Bridges any gaps that may exist on your team which can be process or role related. SMs can wear multiple hats with an emphasis on serving the team and overcoming challenges teams face. All teams have their own challenges and a good SM can identify and fill these gaps pretty easily.
Builds relationships with the team, internal/external stakeholders, and leadership. Having these relationships will help when it comes time to escalate, communicate, or prioritize dependencies which will help to make your teams more efficient.
Facilitates ceremonies - Keep them interesting and valuable by being creative. The scrum process is redundant and predictable so it's very important to keep teammates engaged. Find out what works for your teams and their personalities, every team is different.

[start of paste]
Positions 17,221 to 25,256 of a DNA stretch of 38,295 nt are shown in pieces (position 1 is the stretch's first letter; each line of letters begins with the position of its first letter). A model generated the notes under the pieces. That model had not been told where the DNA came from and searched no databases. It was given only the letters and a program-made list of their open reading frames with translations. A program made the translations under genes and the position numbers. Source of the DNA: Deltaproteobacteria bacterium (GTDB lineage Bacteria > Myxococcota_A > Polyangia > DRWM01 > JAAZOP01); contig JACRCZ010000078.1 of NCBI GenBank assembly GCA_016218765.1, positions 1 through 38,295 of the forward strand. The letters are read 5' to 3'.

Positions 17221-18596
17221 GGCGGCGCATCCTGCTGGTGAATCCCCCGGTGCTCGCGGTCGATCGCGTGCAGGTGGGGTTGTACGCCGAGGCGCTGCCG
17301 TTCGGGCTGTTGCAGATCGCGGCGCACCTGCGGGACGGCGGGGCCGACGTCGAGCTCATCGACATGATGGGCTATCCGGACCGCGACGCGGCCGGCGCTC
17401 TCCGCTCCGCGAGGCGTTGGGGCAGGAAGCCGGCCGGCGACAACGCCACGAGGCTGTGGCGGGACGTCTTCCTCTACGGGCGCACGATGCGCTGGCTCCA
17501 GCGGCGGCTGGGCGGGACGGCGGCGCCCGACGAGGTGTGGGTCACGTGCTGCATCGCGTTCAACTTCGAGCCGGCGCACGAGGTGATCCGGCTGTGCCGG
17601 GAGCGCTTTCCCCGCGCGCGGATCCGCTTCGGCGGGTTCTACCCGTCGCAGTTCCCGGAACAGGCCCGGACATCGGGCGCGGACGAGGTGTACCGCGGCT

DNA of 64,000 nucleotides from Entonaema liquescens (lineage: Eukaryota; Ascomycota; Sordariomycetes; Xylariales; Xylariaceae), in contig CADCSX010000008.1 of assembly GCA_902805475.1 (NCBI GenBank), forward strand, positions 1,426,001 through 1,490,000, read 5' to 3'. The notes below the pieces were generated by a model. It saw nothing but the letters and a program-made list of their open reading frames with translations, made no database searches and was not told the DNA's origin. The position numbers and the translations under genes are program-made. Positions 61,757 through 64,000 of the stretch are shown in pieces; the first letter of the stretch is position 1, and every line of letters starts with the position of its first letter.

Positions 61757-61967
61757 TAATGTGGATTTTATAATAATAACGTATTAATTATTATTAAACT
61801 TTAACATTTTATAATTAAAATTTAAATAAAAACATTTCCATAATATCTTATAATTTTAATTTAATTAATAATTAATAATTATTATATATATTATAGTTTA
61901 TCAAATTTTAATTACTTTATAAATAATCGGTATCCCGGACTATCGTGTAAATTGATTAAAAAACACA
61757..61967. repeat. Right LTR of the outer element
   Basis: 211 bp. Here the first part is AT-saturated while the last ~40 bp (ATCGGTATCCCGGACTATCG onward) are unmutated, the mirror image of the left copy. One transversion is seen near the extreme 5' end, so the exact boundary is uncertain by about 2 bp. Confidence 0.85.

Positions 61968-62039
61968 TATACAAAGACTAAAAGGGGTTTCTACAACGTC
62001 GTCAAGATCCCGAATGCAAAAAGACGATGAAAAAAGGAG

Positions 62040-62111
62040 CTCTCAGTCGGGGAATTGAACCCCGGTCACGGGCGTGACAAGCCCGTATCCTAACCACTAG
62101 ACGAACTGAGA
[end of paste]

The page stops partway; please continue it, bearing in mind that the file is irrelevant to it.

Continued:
Represents your teams at cross-functional meetings. You team and stakeholders should trust in your ability to represent the team in important meetings, especially when they are not there.
Has fun while doing it and have a positive impact on the culture of the company you work for. This is arguably the most important piece to the puzzle. If your teams are engaged, productive, predictable, and having fun while doing it you have reached scrum nirvana.